It took me four years to realize that my strategic plan to get to Alaska wasn’t working. I was driving around the same block in Omaha and feeling good about it!
My first job included a weeklong, five year planning retreat. The retreat was a heady moment, filled with excitement and potential. We could see the distant Big Hairy Audacious Goal (Jim Collins). What could be easier than driving the organization to our dream destination?
The dream required a growth rate of 10% per year for five years but that seemed so easy that it was a pity to wait five years. A group of 50 students could certainly grow towards 55 in the 2nd year and 61 in the third. It failed. A strategic plan requires a lot of effort and most plans end up in dusty notebooks.
A growth mindset has to work an hour today to arrive at tomorrow’s destination.
Shannon Susko says that the point of failure in strategic planning is not the dream of the great future. Success is finding a GPS that connects one year destinations to a three year destination. Connecting the one year and three year drives you steadily on the highway of growth and success. She says that flawless execution at the one year level only is like driving the car around the block. You get to feel successful without going anywhere.
I was great at driving the car around the block, creative with the long range plan, and a miserable failure at driving my car towards a 3 year future on the way to the incredible future.
Everyone in my current nonprofit stops for 15 minutes every day to have a huddle. We commit to an hour every day to work on our three year objective. The huddle is to report on what we accomplished yesterday in our hour, how we will use our hour today, and a request for help if we’re stuck. Verne Harnish describes this in Scaling Up.
We still get flat tires and occasionally aim for Minneapolis when we were planning for Alaska. But I can already see Anchorage!
Collins, Jim, and Morten T. Hansen. Great by Choice: Uncertainty, Chaos, and Luck: Why Some Thrive despite Them All. Random House Business, 2011.
Harnish, Verne. Scaling up: How a Few Companies Make It … and Why the Rest Don’t. Gazelles Inc., 2015.
Susko, Shannon. The Metronome Effect The Journey to Predictable Profit. Advantage Media Group, 2014.
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I had a job search in 1988 and finally got an interview for an executive position at a college. I would be 2nd in command to a leader who planned a five year window for retirement. I was flown to Washington and then Philadelphia for interviews. The interviewers stressed that I would have considerable power. What’s not to like about power?
The interviewers admitted that there was one challenge – their current president was scared of one person who reported to him. The staff member was abrasive, had no support of other staff, and criticized his supervisor and peers without hesitation. They were reluctant to say what they wanted, but an unwritten part of the job description was to handle Jorge.
I understood that new direction was needed. I hated to take a new job and fire a well known staff so I suggested in the 2nd interview that they fire the offender and I could come in with a clean mandate to make things better. They were doubtful because ‘Jorge even knows how to deal with the boiler when it breaks.’ They agreed to think about it. I was sure that I had the job. I started looking for housing.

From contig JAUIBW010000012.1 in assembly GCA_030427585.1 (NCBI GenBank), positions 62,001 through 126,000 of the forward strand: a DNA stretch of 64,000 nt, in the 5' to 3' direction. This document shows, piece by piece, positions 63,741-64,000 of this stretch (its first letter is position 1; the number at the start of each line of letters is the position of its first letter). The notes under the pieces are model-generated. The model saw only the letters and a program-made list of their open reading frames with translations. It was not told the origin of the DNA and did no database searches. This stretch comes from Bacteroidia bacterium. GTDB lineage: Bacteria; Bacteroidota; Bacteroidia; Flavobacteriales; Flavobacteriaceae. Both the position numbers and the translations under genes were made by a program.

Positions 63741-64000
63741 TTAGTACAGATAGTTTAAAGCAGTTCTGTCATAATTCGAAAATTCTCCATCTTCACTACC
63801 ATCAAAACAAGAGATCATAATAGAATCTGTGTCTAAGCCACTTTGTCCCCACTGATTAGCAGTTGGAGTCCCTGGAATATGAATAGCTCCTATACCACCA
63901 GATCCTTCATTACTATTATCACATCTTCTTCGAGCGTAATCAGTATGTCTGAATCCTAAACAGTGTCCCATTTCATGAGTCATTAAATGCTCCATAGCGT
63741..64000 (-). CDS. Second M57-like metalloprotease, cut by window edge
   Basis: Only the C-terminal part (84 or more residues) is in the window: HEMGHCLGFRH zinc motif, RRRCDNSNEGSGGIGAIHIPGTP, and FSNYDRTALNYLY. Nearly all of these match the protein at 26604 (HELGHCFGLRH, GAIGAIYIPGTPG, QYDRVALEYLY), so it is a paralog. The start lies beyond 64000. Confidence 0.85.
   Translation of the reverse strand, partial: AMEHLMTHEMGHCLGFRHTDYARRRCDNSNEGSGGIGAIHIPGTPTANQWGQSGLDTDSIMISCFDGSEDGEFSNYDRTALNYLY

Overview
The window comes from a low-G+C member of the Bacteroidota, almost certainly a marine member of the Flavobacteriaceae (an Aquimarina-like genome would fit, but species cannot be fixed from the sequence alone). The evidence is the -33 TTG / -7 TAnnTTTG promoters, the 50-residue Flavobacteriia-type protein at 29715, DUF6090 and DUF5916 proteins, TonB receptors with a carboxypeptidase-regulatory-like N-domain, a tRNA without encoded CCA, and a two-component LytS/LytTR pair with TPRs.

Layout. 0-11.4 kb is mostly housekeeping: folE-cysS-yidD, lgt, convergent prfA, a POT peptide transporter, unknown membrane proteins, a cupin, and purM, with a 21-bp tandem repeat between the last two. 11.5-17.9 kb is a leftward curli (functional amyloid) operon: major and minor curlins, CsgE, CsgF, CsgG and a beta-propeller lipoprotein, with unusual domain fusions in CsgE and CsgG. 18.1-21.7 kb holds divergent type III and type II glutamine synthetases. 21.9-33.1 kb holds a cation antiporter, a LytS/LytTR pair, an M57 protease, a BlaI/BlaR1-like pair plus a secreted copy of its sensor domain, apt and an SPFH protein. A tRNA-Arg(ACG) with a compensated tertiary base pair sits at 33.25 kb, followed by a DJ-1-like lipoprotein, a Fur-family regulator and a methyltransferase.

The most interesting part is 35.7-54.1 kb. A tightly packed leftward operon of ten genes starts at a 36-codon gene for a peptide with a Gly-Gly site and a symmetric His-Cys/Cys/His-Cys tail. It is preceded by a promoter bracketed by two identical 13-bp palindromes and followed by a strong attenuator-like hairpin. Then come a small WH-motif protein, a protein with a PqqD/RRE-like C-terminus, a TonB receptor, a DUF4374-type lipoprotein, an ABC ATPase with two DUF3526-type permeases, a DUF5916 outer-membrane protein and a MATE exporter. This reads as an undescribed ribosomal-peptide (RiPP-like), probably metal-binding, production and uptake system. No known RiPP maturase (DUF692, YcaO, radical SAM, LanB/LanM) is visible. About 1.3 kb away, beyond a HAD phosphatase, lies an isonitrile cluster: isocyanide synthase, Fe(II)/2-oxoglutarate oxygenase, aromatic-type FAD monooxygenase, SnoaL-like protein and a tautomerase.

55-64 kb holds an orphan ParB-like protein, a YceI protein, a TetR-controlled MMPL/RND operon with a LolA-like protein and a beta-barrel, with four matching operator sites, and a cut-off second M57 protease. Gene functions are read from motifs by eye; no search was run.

On my birthday, April 20, I got the call I had been waiting for! …… But the call was to tell me that they had chosen another candidate for the job. There is a copper taste in my mouth even as I write this today.
After much reflection, I realized — I was scared to fire. The real job that I was offered was to fire Jorge and I turned it down!
It doesn’t matter how many strategic plans you write. You will fail if you have staff who can’t work the plan or who want the plan to fail. You will fail if you don’t do what it takes to get the right people. How many of your direct reports would you enthusiastically rehire? This post is about what to do with the B and C performing staff.
Sometimes, staff changes are slow because of civil service, unions, elections – things outside the manager’s control. The mayor employs many critics that s/he cannot fire in the Police Department and other union and civil service protected positions.
Scared to fire? For most of us, the big reason that we can’t change things is that we are scared of the people who work for us! “In 2009, U.S. companies spent $3.6 billion on “outplacement services” (figuring out whom to fire and how to do it)” (Rogers, Jenny. “Getting the Ax From George Clooney.” Slate Magazine (2010): n. pag. Web.)
Scared to fire? Staff transitions are difficult. And it’s always tragic to create chaos with someone’s livelihood and career.
If you have staff that can’t or won’t work your plan, you need to analyze job descriptions, and start regular appraisals. Appraisals are a wonderful way to get staff reflecting on whether you can offer the job that they want. Effective appraisals often lead the wrong staff to resign. What’s better than helping an earnest staff member to realize for themselves that you can’t offer the job that they want to do?
Regardless of staff reaction, forge ahead to get the right people. It’s the only way. Start with compassionate candor in appraisals. If that doesn’t work, the fallback is to insist on the standards for the job you have – not the job that fits the staff member. Your coach will help.